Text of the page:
(i) Nyctinastic movements (or sleep movements):
In many plants the leaves and flowers acquire a particular but different position during day and at night. Such movements are called as nyctinastic movements or sleep movements. If these movements result in response to the presence or absence of light, they are called as photonastic movements e.g., Oxalis sp. (Fig. 21.10) where the flowers and leaves open in the morning and close at night. In other plants such as Crocus and Tulip the flowers open at higher temperatures. Such movements which occur in response to temperature stimulus are called as thermonastic movements.
(ii) Seismonastic movements:
These movements are best exhibited by sensitive plant (Mimosa pudica) and occur in response to a touch or shock stimulus including shaking or wind, falling of rain drops, wounding by cutting and intense heating or burning.
In this plant the leaves are bipinnately compound with a swollen pulvinus at the bases of each leaf and similar but smaller pulvinules at the bases of each leaflet or pinna. If a terminal pinnule of a leaflet is touched or given a shock treatment, the stimulus passes downward to the pulvinule and all the pinnules of that leaflet get successively closed in pairs. Now the stimulus passes to the other pinnae or leaflets so that their pinnules also close down and finally it reaches the pulvinus resulting in drooping of whole of the leaf (Fig. 21.11 A, B). Whole of this process is completed just in few seconds.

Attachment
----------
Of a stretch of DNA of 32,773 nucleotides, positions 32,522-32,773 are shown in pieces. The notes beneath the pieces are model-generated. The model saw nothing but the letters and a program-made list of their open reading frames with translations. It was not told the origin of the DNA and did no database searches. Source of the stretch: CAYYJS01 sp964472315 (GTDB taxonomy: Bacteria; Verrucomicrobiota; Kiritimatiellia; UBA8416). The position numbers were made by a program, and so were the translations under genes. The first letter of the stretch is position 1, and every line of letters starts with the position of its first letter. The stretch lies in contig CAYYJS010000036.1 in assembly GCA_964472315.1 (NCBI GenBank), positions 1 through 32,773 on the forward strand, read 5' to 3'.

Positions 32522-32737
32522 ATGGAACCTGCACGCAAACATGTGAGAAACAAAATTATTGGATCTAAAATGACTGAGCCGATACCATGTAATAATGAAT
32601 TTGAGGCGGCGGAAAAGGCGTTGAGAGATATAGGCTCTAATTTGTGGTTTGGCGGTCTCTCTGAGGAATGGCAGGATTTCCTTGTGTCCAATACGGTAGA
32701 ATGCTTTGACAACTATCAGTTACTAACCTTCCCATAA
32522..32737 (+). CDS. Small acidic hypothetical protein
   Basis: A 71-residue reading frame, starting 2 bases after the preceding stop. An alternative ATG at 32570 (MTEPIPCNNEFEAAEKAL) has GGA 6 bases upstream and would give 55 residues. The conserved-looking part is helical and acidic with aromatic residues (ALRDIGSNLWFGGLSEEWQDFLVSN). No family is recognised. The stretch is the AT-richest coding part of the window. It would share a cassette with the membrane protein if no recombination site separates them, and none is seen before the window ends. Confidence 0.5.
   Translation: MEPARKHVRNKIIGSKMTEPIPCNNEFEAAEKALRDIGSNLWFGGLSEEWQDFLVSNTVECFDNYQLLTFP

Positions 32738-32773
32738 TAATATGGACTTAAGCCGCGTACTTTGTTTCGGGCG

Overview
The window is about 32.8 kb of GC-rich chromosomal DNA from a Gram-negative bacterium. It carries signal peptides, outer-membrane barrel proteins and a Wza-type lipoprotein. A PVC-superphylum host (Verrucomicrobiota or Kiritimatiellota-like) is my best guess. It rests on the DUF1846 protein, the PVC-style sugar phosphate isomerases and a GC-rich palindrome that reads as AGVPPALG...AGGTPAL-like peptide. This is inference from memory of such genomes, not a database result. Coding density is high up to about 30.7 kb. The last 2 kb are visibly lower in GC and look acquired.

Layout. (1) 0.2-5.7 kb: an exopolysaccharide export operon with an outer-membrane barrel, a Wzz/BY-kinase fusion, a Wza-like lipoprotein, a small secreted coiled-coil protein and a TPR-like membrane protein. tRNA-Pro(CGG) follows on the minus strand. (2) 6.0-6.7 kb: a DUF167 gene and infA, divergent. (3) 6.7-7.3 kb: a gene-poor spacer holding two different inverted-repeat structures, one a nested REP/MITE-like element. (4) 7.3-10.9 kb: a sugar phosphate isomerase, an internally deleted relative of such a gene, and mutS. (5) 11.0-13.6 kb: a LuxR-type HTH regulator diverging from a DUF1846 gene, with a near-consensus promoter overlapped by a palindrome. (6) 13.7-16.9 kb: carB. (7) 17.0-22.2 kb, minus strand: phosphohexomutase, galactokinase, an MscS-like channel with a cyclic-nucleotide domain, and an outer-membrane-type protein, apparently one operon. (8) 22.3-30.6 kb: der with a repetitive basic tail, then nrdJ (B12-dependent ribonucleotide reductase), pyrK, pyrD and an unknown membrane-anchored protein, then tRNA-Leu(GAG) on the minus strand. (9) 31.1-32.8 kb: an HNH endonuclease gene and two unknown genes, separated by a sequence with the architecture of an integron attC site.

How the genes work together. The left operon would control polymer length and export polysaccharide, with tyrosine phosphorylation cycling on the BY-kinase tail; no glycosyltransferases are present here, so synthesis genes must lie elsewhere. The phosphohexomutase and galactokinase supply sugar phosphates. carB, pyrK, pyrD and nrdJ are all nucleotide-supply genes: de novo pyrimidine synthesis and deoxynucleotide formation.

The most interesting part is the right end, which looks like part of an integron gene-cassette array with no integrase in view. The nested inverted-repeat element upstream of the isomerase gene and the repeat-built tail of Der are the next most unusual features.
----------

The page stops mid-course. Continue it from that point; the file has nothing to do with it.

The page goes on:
The pulvinus contains a number of specialised large thin walled parenchymatous cells called motor cells which undergo reversible changes in turgor in response to the stimulus. When stimulus reaches the pulvinus, the osmotic pressure of motor cells is decreased. Consequently, water is released from them into intercellular spaces and they suddenly collapse resulting in drooping down of the leaflets and the leaf.
After the lapse of sometime, the leaf recovers from the shock or touch stimulus, the turgor of motor cells is restored and the leaflets and the leaf come in their normal erect position (see, Fig. 21.11 A & C). It is now well established that almost any part of Mimosa plant can perceive the stimulus and transmits it to the pulvinus as electric pulses through phloem sieve tubes at velocities up to 2 cm s-1. The appearance of the action potential is correlated with rapid uptake of protons (H+).